In a move that will create a combined enterprise of approximately $13-billion, Sirius Satellite Radio and XM Satellite Radio have announced today an all-stock merger, combining the two satellite companies.
“We are excited for the many opportunities that an XM and Sirius combination will provide consumers,” said Gary Parsons, Chairman of XM Satellite Radio, and Hugh Panero, CEO of XM Satellite Radio, in a joint statement.
The deal is not yet finalized as it is still pending approval by Sirius and XM shareholders, regulatory reviews and the FCC.
Sirius delivers more than 130 channels with 69 commercial-free music channels. SIRIUS also offers sporting channels with partnerships with the NFL, Nascar, NBA and NHL.
Sirius also boasts the king of shock rock radio, Howard Stern.
XM is currently the number one satellite radio provider with more than 7.6 million subscribers and studios all over the United States and Canada. XM delivers 170 digital channels and has strong partnerships in the automobile industry.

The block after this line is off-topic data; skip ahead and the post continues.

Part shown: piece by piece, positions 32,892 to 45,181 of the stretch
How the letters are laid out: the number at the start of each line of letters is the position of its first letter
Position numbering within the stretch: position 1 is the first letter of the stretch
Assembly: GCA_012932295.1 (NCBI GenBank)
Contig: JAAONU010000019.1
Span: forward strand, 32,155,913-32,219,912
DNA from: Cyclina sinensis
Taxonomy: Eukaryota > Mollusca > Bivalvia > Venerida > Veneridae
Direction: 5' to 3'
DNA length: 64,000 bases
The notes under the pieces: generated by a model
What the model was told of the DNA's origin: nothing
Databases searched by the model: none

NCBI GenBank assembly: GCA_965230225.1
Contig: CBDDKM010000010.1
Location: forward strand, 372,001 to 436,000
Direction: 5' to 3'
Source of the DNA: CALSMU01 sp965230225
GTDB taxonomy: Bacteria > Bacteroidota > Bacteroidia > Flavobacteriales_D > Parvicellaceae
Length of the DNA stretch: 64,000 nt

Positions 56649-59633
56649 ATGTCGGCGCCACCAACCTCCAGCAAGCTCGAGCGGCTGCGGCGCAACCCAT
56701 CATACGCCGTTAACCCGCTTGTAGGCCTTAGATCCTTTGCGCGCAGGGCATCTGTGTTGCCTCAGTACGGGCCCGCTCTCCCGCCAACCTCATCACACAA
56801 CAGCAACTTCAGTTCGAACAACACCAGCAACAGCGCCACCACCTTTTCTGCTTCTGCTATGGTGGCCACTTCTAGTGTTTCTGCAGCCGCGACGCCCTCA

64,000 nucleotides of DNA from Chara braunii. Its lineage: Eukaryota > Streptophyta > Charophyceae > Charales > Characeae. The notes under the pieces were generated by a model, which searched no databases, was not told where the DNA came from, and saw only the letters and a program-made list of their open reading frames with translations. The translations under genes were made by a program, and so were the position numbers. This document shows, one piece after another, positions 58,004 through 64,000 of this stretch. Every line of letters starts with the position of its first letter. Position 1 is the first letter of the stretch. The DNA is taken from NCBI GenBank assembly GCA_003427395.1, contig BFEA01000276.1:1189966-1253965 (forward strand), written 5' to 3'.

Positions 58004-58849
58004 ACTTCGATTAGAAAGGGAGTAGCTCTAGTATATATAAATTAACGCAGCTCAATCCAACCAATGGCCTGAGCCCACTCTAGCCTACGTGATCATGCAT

There are currently no details on the structure of the partnership, or even the name the new company will operate under.
In a move that would surely be disastrous, David Lee Roth may replace Howard Stern when he leaves the radio airwaves for satellite radio next year, according to a report.
Chaunce Hayden, a New York gossip columnist and former Stern guest, says a source at Infinity Broadcasting has told him that Roth will sign the deal.
Roth is just one of many personalities the company is looking at, according to Billboard.
Stern is set to depart on the last day of this year, before heading over to Sirius Satellite Radio.
Canadians can now tune into the hundreds of commercial free music and talk radio channels that are being broadcasted by both Sirius Satellite Radio and XM Satellite Radio as the CRTC has approved the application to let Canadians enjoy this updated medium.
Sirius Canada, which is owned by Sirius, CBC and Standard Radio, and XM Canada, which is owned by Canadian Satellite Radio and XM Radio, will bring to Canada all the great content that currently is heard around the United States. In addition to these two players, CHUM and Astral Media, will work together to compete as the little Canadian satellite radio player.
The companies must follow the regulations set forth under the Broadcasting Act, which states that 35% of content must be Canadian and that 65% of french channels must be french music. Expect the companies to introduce some new Canadian only channels that are not available south of the border.
Subscription fees for the services will range between $9.95 and $12.99 Canadian. A special device will be required to listen to satellite radio. Users can expect the service to be available within the next year.